1:45-3pm: Story of Blackness and Downtown Dance asks participants to share their experiences of making dance downtown, and how thoughts on blackness have shaped their dance-making and kinesthetic investigations of site and history. Moderated by Ali Rosa-Salas, with Thomas J. Lax, Nia Love, and Jawole Willa Jo Zollar.

3-3:30pm: Emily Johnson Performance Offering

3:30-4:45pm: How to Navigate the Platforms will approach the conceptual and practical aims of Danspace Project’s prior Platforms, developing a navigating tool for Dancing Platform Praying Grounds: Blackness, Churches, and Downtown Dance. With Judy Hussie-Taylor, Reggie Wilson, Lydia Bell, and Kristin Juarez.

Image: Lionel Pincus and Princess Firyal Map Division, The New York Public Library. “Plate 41: Map bounded by Fourth Avenue, East 12th Street, Second Avenue, Fifth Street; Including Bowery, Third Avenue, Sixth Street, Seventh Street, Eighth Street (St.Mark’s Place), Astor Place, Stuyvesant Street, East Ninth Street, East 10th Street, East 11th Street” The New York Public Library Digital Collections. http://digitalcollections.nypl.org/items/5e66b3e8-77fd-d471-e040-e00a180654d7

Walking Tour #3: East Village with Emily Johnson (Platform 2018)

Platform 2018 considers the cultural, dance, and architectural histories of the many peoples who’ve inhabited downtown NYC and beyond. Each week the Platform will feature a commissioned walking tour led by an artist or scholar.

Emily Johnson, a director/choreographer/curator, originally from Alaska and currently based in New York, will lead a silent walk through the East Village of Manhahtaan in Lenapehoking, homeland of the Lenape. Since 1998, Emily has created work that considers the experience of sensing and seeing performance. Her dances often function as installations, engaging audiences within and through a space and environment-sights, sounds, smells-interacting with a place’s architecture, history and role in community. This walk will include the neighborhood surrounding St. Mark’s Church in-the-Bowery and Cooper Union, considering our relationship to land and the Indigeneity of New York.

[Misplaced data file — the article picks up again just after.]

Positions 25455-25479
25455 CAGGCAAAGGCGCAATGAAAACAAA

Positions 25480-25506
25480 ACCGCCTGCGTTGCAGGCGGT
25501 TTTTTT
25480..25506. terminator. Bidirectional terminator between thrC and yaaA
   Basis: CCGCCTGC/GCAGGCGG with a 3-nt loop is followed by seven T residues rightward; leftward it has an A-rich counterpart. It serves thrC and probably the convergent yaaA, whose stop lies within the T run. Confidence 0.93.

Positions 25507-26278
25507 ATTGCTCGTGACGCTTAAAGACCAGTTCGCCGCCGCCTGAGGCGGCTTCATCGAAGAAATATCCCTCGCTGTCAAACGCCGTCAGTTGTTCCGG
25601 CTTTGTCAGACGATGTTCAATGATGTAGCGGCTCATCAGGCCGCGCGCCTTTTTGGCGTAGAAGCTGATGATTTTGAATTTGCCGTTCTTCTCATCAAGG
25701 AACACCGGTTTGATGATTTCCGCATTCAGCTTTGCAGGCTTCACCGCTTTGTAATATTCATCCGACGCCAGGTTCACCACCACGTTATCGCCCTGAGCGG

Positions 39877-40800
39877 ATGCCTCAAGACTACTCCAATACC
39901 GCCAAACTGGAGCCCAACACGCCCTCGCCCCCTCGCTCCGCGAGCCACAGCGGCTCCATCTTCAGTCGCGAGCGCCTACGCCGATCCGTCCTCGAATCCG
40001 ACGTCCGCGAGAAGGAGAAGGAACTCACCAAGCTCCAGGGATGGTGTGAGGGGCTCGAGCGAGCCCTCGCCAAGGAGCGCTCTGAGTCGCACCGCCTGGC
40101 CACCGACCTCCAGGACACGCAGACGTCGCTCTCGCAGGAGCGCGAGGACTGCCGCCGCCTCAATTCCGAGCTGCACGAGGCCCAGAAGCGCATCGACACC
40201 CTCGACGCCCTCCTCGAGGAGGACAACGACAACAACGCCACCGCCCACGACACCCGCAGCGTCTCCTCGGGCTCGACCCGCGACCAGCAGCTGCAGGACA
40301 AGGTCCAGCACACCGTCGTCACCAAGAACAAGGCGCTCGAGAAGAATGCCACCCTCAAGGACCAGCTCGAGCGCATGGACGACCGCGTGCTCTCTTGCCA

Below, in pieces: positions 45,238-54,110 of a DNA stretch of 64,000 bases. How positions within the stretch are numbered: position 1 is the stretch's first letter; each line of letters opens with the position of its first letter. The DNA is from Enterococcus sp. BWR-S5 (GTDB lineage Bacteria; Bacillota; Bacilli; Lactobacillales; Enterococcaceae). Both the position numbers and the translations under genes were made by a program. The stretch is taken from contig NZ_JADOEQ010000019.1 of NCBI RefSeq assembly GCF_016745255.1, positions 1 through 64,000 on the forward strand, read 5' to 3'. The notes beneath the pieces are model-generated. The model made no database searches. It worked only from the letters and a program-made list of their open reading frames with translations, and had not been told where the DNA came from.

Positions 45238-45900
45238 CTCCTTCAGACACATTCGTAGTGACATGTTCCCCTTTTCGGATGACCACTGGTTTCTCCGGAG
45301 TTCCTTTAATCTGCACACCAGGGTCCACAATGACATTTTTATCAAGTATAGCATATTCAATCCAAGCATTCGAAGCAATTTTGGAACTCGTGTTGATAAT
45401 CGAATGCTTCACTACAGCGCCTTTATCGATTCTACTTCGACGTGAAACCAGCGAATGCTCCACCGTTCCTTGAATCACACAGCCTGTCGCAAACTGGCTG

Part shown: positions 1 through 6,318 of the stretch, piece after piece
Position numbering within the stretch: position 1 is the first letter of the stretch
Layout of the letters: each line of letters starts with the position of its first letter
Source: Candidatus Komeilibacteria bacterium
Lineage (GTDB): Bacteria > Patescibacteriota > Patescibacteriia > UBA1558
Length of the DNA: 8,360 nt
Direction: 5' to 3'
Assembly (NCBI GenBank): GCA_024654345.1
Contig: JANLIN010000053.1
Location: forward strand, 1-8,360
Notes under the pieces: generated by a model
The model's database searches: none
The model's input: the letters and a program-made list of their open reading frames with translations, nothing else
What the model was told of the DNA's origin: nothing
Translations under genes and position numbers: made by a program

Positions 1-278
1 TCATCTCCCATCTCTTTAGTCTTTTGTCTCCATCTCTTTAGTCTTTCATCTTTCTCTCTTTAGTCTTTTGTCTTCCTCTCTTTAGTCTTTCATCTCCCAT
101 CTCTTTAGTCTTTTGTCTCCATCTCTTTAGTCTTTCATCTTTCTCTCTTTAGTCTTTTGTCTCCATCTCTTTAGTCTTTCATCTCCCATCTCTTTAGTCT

Danspace Project will confirm exact meeting location for the tour approximately one week in advance.

A Shared Evening: Keely Garfield Dance, Same As Sister/Briana Brown-Tipley and Hilary Brown, Ni’Ja Whitson (Platform 2018)

Reggie Wilson has invited artists Keely GarfieldSame As Sister/Briana Brown-Tipley and Hilary Brown, and Ni’Ja Whitson to share new work in response to the Platform. Each evening will be followed by a discussion with the artists.

“What can be expressed is simple. What cannot be expressed is most urgent. What if there are no words yet for what we are living through? Meaning accrues — intonation, accumulation of speed, diminishing space, hate speech, embodied listening, sublime utterance — who are we now?” Keely Garfield Dance presents Mandala, performed by Emma Rose Brown,  Keely GarfieldPaul HamiltonRaja Feather Kelly, Eleanor Smith, and guest artists.

Same As Sister/Briana Brown-Tipley and Hilary Brown‘s The Exciting Event…, a collaboration with performers Kristina Hay and Rahmus Rifical, musician/sound designer Lamy Istrefi Jr. and dramaturge Susan Mar Landau, explores the entwined identities and histories of slave and slaveholder as a site for compulsive reenactment. Inspired by slave narratives, fairytales, and the dual traditions of “Cakewalk” and minstrel performance, The Exciting Event… presents a fragmented narrative of race, gender and power. Drawing on multiple movement vocabularies, including Dancehall and Postmodern dance, the piece plays at the edge of the fictive and historical past and present, telling a tale that is both inconclusive and inevitable.